How do you make a fresh monster movie when the computer graphics era has seen so many of them, and so many of them have been godawful? The cheerfully quirky south Korean film The Host , by Bong Joon-ho, provides a convincing answer. It knows and exploits genre stereotypes, yet subverts our expectations with clashing styles. If you can imagine a combination of Little Miss Sunshine and Jaws , you’re well on your way to getting the idea.
We get to see the creature from the beginning. At first, it looks like a wet gray pendulous chrysalis the size of a Volkswagen mini-bus, hanging underneath a bridge over the Han river. When it plops into the water, a gathering crowd on the shore helpfully tries to feed it whatever garbage is at hand. The monster, which we now see resembles an amphibious, tentacled, multi-legged tyrranosaur, runs amok in the bright daylight, causing a proper panic.
What are the rules? Is it vicious, or just scared? Is it hungry, and if so, does it eat people? It captures a little girl. Is she alive or dead? The film keeps us guessing about the monster – evil, or just misunderstood — pulling the rug out from under us in a couple of splendid surprises. The monster hasn’t read the screenplay, and follows its own agenda, not the needs of the plot.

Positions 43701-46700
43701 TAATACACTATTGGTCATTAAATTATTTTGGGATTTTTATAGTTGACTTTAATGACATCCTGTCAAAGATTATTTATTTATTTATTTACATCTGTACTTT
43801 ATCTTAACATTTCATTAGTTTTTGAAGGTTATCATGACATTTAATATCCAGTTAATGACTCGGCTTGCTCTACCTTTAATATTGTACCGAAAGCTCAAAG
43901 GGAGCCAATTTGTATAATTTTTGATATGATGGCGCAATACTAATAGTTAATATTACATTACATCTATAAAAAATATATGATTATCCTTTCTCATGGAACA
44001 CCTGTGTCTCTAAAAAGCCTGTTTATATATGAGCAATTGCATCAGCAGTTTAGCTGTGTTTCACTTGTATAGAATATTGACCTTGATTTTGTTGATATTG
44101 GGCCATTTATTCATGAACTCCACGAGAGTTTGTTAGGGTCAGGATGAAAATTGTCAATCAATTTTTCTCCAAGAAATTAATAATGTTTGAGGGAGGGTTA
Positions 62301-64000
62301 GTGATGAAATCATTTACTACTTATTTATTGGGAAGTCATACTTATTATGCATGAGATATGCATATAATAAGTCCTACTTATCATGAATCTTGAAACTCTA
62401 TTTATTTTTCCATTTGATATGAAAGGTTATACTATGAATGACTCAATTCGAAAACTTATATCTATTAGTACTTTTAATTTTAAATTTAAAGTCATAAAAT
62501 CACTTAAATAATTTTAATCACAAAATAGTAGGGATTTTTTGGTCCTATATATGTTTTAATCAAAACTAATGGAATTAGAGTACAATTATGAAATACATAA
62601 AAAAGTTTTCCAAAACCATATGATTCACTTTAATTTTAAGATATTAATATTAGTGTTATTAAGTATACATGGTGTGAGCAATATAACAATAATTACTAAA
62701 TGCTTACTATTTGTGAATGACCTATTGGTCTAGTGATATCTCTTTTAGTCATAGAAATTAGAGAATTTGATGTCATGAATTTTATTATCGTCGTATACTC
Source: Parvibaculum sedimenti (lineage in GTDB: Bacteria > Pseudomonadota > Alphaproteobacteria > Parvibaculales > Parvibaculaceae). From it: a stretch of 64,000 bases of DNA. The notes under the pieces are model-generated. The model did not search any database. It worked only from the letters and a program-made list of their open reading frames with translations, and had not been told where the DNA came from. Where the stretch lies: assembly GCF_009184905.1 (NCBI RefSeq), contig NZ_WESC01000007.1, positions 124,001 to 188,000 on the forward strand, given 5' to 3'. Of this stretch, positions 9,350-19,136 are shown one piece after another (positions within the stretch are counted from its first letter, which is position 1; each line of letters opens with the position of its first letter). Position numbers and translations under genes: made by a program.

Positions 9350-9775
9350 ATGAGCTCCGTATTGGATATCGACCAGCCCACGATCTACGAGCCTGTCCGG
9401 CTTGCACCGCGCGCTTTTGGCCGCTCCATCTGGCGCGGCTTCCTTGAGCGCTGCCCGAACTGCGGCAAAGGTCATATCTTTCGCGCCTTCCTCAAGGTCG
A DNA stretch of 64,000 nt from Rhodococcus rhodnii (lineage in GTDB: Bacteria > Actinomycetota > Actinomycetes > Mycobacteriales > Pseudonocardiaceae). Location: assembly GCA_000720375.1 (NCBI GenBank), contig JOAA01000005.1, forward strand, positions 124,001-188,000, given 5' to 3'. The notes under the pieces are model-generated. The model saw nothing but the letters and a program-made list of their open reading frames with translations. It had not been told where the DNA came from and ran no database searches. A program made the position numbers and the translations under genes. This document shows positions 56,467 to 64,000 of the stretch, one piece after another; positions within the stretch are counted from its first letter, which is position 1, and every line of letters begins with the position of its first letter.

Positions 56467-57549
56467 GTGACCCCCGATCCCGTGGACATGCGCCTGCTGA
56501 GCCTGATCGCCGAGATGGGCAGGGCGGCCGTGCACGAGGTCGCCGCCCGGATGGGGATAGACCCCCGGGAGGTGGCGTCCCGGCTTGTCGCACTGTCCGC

The captured girl’s dysfunctional family, the Parks, is a collection of clichés. The grandfather, Hee-bong (Byun Hee-bong), who runs a tiny convenience kiosk on the river bank, is the crusty patriarch. He has three adult children. One is an unemployed drunk; one is a bum, the irresponsible father of Hyun-Seo, the captured girl; and one is a competitive archer, held back from a gold medal because she can’t seem to release the arrow in time. Three guesses whether that will figure in the climax.
The movie takes a good half hour for its sense of humor to gel. The turning point is a strange scene where the Parks, overcome with grief, wail so extravagantly they knock each other down and squirm and squall on the floor like fighting children. As they get it together and progress on their quest to find Hyun-Seo, alive or dead, they become more specific, their characters deepen, and the comedy starts to work. In fact, at the half way point, we realize that no one is really safe; and at that point, the film even becomes moving.
The Host has a surprising awareness of Korean environmental and social issues. And many throwaway gags start to build up to a very real criticism of the U.S. military. One of the great possibilities of satire is that you can tell off your friend without damaging the relationship. Maybe the best way to do that is to co-opt an American genre, and add an indelible, individual stamp.
Reviewing movies for WFIU, this is Peter Noble-Kuchera.